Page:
Recent example. The Oregon Legislature approved more than $600 million to support communities impacted by the September 2020 wildfires, mitigate the effects of future wildfires, and increase community resiliency. Commissioner Jacobson was a strong advocate for our community during legislative hearings (House Special Committee on Wildfire Recovery) and with legislative staff to help direct these funds into action at a local level. Her Septic & Water System Repair Assistance Program has provided financial help Available Now To Inspect and Repair These Crucial Systems For survivors Of The 2020 Echo Mountain Fire. She has secured over $500,000 to directly repair road infrastructure. I have personally observed her tirelessly fight day after day to bring these dollars to North County.

Commissioner Jacobson and myself recently provided a regional report on the progress and ongoing challenges in wildfire-affected areas. County government provides a voice. Chairman Evans said “you really are the bedrock that the committee has relied on for intel and insight on local needs. Thanks for continuing to play that role.”

CTSI Tribal Members and FEMA meet at the unveiling of FEMA’s direct housing site made possible with the the property provided by CTSI in Lincoln City.

County Commissioners meet with city, state and federal government officials concerning matters of coordination, cooperation policy matters for the purpose of agreements relating to land water uses, and other city, state, and federal cooperative projects. (literally – in the job description of commissioner)

​In the aftermath of Echo Mountain Fire county commissioners and staff continue to meet with FEMA, DHS, ODOT for the continued advocacy and coordination of resources to the fire effected community. These are these are unseen meetings and phone calls that happen daily for a commissioner.

County Government by it’s very nature is constantly providing oil to the mechanisms that make up our economic machinery.

Economic development is defined by Wikipedia as “the process by which a nation improves the economic, political, and social well-being of its people.” When I say the county has a role in a “thriving community” economic development is intertwined in this concept. A commissioner’s first priority is to maintain the county’s continuity of services. Additionally, a commissioner should advocate for our community by participating in the web of organizations that seek to further our stability and growth.

Newport Skatepark – 2,000 Sq. Ft Addition

The new 2,000 sq foot addition to the City of Newport’s skatepark completed by Dreamland Skateparks was celebrated with a beautiful day, amazing riding, prizes, and food. The video in this post features  Spencer Nebel, City Manager and Danielle Scott owner of Dreamland. I am thankful for their comments about the collaboration to support the new build.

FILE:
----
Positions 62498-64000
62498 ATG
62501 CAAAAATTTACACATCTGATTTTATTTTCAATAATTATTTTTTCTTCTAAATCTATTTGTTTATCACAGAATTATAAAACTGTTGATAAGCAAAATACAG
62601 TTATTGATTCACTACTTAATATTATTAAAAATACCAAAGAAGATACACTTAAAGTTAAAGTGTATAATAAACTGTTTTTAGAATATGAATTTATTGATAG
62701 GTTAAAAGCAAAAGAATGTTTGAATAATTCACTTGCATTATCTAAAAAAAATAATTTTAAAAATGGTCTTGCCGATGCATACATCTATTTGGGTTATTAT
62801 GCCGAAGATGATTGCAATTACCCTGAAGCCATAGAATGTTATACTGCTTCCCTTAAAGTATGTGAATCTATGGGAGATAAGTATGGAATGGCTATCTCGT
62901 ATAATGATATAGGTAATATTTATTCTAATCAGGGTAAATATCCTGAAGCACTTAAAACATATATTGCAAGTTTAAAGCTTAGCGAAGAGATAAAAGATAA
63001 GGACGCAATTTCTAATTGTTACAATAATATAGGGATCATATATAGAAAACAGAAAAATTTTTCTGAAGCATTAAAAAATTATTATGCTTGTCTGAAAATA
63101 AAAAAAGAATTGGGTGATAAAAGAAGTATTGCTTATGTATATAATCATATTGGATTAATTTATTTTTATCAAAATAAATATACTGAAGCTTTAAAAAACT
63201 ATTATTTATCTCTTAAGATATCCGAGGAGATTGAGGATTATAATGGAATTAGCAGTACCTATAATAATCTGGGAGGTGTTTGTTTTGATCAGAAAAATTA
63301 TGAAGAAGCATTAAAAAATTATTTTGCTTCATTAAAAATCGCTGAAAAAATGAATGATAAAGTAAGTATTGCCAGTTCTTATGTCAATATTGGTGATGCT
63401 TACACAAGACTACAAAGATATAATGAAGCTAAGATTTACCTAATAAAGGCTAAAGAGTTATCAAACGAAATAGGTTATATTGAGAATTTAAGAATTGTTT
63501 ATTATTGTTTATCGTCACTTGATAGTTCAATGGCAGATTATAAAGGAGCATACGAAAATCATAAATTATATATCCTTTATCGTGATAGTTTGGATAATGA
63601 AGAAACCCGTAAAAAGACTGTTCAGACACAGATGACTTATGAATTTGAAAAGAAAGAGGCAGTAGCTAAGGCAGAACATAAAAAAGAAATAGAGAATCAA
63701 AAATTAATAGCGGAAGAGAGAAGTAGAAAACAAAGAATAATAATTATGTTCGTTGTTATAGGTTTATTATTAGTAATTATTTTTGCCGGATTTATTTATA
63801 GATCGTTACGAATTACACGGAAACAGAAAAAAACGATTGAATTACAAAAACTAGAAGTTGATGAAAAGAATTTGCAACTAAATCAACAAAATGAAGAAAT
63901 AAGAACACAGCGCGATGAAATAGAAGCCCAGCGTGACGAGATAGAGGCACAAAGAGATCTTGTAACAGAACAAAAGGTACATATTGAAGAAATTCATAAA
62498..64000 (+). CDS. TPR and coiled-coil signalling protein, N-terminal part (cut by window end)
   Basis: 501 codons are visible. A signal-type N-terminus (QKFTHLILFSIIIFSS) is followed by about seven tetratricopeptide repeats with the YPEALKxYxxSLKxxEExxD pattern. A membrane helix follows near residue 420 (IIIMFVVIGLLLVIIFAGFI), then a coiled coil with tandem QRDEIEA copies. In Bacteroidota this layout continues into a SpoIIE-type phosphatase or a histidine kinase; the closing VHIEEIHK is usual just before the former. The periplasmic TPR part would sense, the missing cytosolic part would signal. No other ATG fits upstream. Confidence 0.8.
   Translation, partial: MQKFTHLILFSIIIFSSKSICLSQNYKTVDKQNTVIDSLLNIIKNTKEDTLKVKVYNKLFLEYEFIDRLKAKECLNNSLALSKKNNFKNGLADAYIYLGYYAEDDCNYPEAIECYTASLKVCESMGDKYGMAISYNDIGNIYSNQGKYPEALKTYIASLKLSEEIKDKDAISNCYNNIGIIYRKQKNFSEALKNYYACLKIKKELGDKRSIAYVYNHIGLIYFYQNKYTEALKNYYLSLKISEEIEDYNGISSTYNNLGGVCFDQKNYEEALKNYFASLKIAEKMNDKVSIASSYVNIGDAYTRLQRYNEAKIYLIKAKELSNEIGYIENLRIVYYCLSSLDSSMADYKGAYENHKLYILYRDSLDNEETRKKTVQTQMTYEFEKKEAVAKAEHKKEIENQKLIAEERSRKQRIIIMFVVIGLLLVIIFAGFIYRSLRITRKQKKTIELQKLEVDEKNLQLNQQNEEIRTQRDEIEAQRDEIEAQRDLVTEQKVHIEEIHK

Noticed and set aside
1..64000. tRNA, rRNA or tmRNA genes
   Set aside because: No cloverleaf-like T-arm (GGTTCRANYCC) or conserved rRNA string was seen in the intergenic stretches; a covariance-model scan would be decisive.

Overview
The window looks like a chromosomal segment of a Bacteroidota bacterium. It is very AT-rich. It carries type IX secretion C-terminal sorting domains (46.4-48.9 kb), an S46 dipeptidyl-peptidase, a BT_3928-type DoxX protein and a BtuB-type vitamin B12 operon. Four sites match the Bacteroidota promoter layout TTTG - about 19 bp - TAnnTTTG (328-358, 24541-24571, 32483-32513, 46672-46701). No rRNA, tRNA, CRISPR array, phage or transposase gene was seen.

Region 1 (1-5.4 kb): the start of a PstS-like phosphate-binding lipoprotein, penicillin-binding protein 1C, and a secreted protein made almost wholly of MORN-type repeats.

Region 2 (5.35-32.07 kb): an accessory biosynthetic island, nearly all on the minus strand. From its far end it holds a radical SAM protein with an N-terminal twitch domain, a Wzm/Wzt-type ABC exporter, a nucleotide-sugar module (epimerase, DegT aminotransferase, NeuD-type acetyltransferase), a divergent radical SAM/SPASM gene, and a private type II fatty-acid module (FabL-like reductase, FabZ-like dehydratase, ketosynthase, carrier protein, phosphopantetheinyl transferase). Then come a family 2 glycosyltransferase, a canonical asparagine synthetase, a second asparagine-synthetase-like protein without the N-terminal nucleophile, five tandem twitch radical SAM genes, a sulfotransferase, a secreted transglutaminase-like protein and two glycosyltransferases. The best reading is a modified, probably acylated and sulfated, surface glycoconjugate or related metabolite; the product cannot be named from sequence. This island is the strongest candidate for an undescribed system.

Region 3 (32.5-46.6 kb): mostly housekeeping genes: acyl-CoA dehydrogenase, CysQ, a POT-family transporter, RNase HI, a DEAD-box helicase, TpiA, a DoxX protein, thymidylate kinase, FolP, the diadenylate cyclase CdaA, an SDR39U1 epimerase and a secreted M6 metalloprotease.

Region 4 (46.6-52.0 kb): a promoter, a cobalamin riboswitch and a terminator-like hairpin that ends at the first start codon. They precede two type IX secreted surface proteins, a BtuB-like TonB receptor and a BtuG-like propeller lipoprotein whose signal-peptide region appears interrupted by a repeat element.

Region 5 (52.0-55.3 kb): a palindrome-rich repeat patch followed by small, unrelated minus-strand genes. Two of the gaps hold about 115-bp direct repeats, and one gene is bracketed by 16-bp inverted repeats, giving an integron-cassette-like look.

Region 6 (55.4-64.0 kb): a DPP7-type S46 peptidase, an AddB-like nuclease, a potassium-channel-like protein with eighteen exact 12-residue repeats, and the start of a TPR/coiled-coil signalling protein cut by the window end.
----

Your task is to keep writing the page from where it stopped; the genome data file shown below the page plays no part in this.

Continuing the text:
This video was pretty textbook. I got lucky and grabbed Spencer as he was leaving the park. And, Danielle Scott was willing to provide some details. “Andy 360” must have tried the loop 15 times before he nailed it. Skaters work hard for their skills. Well earned Andy!

The video also illustrates the synergy and desirable outcome for our park on a given day. I do not know if there are numbers for how often it’s used. Prior to the expansion, my own experience has revealed that both locals and tourists use the park. Since the expansion, my conversations with the park’s frequent flyers have said that use is up considerably. The influx of visitors to cities like Newport may support the argument for such investments. We are a tourist community. Some families may simply choose a city that has such assets over those that do not. And, communities that have such assets may increase the stay length compared to communities that do not have a variety of recreational activities to choose from.

In retrospect, the unification of energy to pull off the addition exemplifies what’s desirable when dedicating public funds to such infrastructure. I have not inquired about numbers to the City or Dreamland. I should do that.  The data would be interesting to know.  My casual conversations lead me to believe that the new addition is the result of donations, corporate sponsorship of sorts from Rogue, City funding and some old-school fundraising.  There may have been grant money…